Can Business And Government Speak The Same Language?
The Homeland Security Department's National Infrastructure Advisory Council Tuesday held its first meeting since President Bush's November reelection. After a first term largely spent getting its arms around just how much of the nation's critical infrastructure - energy utilities, manufacturing and transportation facilities, telecommunication and data networks, and financial services - is run by private-sector companies, NIAC is now looking for a way to motivate these companies to improve both p
The Homeland Security Department's National Infrastructure Advisory Council Tuesday held its first meeting since President Bush's November reelection. After a first term largely spent getting its arms around just how much of the nation's critical infrastructure - energy utilities, manufacturing and transportation facilities, telecommunication and data networks, and financial services - is run by private-sector companies, NIAC is now looking for a way to motivate these companies to improve both physical and cyber security. Not an easy task when you consider that corporate America maintains an estimated 85-to-90% of the nation's critical infrastructure.The Jan. 11 NIAC meeting was also the first for Greg Peters, CEO of Internap Network Security Services Corp, who only last week was appointed by President Bush to the council. Peters, a veteran of the telecommunications industry, understands the gravity of NIAC's charter, but he's also optimistic that NIAC can find incentives to promote improved security technology and processes among these critical-infrastructure companies.
"We've got to find a way to bring the private sector closer to the government," Peters said when I met with him in New York the day after his first NIAC meeting. "We have to get a certain number of businesses in compliance (with security standards), or we'll never be safe."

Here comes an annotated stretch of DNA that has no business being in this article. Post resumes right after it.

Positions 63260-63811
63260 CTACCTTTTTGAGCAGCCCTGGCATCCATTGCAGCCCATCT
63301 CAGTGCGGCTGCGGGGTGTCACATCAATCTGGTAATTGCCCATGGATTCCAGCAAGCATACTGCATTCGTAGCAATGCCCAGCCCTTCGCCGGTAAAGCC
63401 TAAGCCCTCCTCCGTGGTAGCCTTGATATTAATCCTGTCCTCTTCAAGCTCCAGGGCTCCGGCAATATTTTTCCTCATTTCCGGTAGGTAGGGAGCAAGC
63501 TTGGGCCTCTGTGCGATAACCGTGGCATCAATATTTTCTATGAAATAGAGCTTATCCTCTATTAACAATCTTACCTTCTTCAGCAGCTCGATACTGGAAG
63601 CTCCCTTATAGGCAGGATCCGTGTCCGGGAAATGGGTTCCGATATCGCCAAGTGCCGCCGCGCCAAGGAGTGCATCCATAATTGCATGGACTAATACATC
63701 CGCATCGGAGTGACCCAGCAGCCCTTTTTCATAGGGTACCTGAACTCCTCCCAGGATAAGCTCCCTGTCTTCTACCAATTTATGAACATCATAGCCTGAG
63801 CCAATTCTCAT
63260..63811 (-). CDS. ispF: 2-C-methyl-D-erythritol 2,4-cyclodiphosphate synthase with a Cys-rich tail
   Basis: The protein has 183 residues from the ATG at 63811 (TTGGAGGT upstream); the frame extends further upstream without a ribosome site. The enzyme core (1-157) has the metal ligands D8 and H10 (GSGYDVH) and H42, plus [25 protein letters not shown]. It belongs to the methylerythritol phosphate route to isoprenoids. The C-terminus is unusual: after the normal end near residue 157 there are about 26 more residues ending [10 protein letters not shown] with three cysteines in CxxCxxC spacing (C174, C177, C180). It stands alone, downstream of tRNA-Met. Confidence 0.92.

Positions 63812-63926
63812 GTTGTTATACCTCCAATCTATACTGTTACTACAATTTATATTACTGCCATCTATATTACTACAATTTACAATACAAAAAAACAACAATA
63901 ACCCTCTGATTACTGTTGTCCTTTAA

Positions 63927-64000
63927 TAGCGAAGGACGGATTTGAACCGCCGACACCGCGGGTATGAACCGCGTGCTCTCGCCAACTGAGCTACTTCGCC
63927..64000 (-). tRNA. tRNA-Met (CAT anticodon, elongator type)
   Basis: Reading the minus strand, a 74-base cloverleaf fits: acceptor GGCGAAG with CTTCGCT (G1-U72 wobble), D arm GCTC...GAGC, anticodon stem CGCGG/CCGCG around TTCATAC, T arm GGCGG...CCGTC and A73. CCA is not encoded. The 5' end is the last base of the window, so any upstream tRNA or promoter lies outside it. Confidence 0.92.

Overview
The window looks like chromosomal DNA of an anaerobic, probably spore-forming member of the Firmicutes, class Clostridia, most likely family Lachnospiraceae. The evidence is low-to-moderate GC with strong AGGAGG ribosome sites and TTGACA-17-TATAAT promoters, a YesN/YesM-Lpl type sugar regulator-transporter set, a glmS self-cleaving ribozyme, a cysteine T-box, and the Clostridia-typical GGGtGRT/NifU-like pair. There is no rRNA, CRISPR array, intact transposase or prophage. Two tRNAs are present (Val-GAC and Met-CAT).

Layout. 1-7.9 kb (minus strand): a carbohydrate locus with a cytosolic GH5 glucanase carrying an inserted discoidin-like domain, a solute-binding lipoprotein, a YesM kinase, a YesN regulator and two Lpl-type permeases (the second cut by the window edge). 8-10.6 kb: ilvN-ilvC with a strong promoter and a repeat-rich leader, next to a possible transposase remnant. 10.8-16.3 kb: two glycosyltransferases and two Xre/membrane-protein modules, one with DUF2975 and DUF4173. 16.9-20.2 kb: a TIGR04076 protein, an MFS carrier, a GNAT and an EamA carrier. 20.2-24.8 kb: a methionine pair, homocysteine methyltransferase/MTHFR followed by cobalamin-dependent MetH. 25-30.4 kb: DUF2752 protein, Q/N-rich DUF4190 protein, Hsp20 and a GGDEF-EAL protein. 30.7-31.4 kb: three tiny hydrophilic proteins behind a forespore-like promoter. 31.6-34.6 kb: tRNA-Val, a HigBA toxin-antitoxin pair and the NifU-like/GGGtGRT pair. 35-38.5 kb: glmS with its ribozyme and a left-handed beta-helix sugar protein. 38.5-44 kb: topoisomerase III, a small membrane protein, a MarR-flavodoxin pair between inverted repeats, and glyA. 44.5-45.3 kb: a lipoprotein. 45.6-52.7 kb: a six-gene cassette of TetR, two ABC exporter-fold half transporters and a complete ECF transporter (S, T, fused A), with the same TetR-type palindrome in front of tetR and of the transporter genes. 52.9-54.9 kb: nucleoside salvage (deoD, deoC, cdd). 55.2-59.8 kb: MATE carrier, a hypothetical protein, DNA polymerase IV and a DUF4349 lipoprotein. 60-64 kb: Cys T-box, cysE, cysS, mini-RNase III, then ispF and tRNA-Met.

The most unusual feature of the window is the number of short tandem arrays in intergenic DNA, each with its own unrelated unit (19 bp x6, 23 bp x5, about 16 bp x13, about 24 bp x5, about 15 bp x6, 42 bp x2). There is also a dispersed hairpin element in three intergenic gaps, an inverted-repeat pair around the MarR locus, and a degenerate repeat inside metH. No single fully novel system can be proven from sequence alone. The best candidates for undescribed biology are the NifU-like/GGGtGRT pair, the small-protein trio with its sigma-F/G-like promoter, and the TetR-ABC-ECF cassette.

Asking companies to volunteer to invest in new security and processes won't get the job done fast enough, nor will drafting legislation mandating compliance. To successfully deal with the private sector, the Bush administration needs to speak the private sector's language, Peters suggested. This means creating a security certification that critical-infrastructure companies can use to raise their value to shareholders and gain competitive advantage in their respective markets. "Such certification would still be voluntary, but it would appeal to companies that want to be perceived as leaders," he said.
Although such certification doesn't yet exist, Peters and his NIAC colleagues envision an industry-based standards body like the International Organization for Standardization (ISO), being formed to administer the certification.
Technology will also play a key role in coordinating critical infrastructure security. Homeland Security in June introduced a pilot Homeland Security Information Network-Critical Infrastructure program in Dallas that will ultimately link critical infrastructure owners with federal, state, and local emergency response agencies. "Without this, the information we're collecting won't be disseminated to the right people," Peters said.
The critical infrastructure security initiative will get its first taste of success only when the majority of companies across the nation's entire critical infrastructure have bolstered security. Peters believes this is an appropriate and realistic goal for Homeland Security to accomplish during Bush's second term.
What are your thoughts on NIAC's ideas for improving critical-infrastructure security? Could a certification program work?
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